Only if the files are writeable / deletable for the combination of application and user (the two keys in Windows ACLs). You can configure a default policy of no access for all apps other than whitelisted ones, and Windows 10 S does this, but then you won't be able to download a random app and have it able to access arbitrary files. Oh, and on vaguely recent Windows installs, the system files are not modifiable by normal users, so they can't wipe most of the files that are important to the system, only files that are important to the user (who explicitly or implicitly granted the app the right to do so).

This is not granular permissions

No, this is not granular permissions configured with the policy that you request. Don't conflate policy and mechanism. The mechanism is there.

Comment Re:futility (Score 2) 235

The one law that would make a big difference there would be requiring vendors to unlock bootloaders and provide documentation for all hardware interfaces when they stop providing security updates. When an iDevice stops getting iOS security updates, it quickly becomes unsafe to use on a network and basically a brick. If you could install a third-party OS on it then that would make a big difference to waste (and, given the relatively small number of device types, it would be comparatively easy to support). Of course, this would mean that after a few years you'd probably see more iPhones running Android than iOS...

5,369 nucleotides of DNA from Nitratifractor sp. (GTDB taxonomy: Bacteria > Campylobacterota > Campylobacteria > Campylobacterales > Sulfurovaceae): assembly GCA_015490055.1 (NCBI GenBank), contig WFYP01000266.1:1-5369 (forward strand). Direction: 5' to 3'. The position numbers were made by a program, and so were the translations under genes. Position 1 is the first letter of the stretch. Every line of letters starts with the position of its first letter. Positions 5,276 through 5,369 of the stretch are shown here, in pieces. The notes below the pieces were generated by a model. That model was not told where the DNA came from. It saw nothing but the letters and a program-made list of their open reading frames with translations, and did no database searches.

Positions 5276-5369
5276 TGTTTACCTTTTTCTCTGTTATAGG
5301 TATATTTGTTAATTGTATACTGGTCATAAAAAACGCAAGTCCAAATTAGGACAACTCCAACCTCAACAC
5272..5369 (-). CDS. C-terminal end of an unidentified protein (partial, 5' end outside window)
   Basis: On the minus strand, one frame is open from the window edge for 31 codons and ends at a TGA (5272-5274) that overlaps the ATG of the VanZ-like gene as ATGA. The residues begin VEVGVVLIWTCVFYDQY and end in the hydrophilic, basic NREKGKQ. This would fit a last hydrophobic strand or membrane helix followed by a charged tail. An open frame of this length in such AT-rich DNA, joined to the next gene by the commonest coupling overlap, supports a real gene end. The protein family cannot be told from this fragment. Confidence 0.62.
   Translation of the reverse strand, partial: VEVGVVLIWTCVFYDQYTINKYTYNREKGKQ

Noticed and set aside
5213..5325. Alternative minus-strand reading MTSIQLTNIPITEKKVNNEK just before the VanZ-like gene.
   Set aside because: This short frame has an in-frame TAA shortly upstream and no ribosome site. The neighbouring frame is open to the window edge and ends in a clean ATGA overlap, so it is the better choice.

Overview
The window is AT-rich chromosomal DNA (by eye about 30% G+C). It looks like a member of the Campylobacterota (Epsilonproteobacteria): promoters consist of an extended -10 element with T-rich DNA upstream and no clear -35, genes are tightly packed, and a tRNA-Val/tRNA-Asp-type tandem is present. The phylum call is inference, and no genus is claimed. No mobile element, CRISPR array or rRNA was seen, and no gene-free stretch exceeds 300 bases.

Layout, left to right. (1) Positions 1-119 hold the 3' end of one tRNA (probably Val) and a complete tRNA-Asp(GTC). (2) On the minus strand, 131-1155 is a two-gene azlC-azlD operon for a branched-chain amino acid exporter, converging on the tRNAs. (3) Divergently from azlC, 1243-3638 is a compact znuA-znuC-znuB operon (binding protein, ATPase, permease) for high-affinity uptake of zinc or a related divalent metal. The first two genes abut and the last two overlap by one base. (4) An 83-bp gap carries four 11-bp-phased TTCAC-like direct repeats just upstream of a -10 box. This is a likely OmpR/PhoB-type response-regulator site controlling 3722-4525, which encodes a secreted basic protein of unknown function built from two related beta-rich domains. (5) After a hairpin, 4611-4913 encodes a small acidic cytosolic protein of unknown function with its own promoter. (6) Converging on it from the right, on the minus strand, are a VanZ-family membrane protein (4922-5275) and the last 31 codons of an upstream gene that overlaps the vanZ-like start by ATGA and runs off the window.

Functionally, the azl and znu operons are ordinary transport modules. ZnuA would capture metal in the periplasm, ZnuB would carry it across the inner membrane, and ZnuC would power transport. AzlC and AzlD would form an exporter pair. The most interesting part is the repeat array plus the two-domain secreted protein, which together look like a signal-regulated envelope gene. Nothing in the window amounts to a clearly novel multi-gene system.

Comment Re:This opinion isn't new and is still wrong. (Score 1) 408

It also shouldn't work with a sensibly configured corporate network. Our default config for Windows and *NIX machines other than laptops is to have the home directory stored on a NetApp filer, which keeps snapshots of every home directory, with decaying frequency over time. For several of the FreeBSD machines that have local home directories, we do the same thing locally with ZFS (the NetApp runs FreeBSD but with a proprietary filesystem). A ransomware system on these systems would need root privilege because the users can't modify the snapshots.

Comment Re:This opinion isn't new and is still wrong. (Score 1) 408

Windows is fundamentally insecure, due to the lack of granular permissions